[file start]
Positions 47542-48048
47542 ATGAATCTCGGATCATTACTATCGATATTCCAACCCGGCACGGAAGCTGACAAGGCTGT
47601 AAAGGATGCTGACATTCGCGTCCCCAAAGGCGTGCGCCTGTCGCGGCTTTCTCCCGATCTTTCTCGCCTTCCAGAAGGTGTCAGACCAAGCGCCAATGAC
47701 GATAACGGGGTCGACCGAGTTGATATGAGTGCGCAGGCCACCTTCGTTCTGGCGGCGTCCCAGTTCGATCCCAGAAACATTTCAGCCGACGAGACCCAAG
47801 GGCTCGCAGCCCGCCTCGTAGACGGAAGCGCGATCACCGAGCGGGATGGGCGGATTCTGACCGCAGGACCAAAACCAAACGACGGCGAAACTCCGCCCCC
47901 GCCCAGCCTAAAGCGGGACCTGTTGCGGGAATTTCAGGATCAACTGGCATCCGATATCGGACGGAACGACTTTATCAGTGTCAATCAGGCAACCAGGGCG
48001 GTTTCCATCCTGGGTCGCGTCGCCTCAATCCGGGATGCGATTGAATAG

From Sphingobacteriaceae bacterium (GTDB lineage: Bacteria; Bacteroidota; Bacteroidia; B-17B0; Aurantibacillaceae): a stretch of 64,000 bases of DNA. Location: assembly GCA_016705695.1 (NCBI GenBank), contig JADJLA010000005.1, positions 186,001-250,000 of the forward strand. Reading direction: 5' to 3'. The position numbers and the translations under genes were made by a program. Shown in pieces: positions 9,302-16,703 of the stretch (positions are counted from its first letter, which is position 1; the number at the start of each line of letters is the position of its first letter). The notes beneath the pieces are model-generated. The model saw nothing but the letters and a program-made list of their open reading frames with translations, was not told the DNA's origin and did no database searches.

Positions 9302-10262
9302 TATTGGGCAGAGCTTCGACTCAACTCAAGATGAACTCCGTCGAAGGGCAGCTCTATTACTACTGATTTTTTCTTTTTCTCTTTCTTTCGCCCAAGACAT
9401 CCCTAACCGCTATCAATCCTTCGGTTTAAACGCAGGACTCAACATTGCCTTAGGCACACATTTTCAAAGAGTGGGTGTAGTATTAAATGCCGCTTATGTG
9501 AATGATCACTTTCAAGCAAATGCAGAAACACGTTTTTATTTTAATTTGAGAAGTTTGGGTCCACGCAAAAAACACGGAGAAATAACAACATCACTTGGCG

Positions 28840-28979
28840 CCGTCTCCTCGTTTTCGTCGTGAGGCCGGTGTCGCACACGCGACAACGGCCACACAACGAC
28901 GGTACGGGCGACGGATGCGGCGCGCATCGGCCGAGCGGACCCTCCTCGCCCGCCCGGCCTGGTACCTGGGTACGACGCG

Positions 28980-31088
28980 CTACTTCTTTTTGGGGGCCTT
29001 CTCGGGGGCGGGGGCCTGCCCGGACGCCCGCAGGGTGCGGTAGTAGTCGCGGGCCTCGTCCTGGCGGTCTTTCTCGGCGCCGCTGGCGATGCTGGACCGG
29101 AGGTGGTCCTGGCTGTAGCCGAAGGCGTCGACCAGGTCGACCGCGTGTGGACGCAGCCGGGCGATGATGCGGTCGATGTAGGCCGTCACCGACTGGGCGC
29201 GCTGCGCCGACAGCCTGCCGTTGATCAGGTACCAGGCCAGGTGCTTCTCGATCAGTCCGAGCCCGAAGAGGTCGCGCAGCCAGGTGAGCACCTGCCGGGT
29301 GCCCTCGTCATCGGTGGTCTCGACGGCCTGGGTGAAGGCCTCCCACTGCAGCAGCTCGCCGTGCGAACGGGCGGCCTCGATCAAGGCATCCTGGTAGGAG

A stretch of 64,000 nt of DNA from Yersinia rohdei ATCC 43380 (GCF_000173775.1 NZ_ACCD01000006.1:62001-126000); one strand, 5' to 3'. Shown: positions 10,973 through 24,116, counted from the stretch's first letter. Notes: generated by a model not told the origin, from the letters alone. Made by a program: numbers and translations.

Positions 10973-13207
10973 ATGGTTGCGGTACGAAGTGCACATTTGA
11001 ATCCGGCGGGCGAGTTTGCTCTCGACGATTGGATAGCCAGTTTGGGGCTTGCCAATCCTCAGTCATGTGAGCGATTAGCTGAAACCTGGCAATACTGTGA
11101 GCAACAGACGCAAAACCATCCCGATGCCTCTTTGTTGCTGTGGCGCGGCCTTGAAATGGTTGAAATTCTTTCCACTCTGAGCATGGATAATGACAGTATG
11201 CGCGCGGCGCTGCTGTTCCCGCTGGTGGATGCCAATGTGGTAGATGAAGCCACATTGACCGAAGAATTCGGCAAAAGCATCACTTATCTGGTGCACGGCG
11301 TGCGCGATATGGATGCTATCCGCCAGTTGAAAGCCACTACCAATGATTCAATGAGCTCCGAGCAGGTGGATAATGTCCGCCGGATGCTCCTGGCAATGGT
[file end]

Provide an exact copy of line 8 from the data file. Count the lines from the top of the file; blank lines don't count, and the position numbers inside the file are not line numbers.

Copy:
From Sphingobacteriaceae bacterium (GTDB lineage: Bacteria; Bacteroidota; Bacteroidia; B-17B0; Aurantibacillaceae): a stretch of 64,000 bases of DNA. Location: assembly GCA_016705695.1 (NCBI GenBank), contig JADJLA010000005.1, positions 186,001-250,000 of the forward strand. Reading direction: 5' to 3'. The position numbers and the translations under genes were made by a program. Shown in pieces: positions 9,302-16,703 of the stretch (positions are counted from its first letter, which is position 1; the number at the start of each line of letters is the position of its first letter). The notes beneath the pieces are model-generated. The model saw nothing but the letters and a program-made list of their open reading frames with translations, was not told the DNA's origin and did no database searches.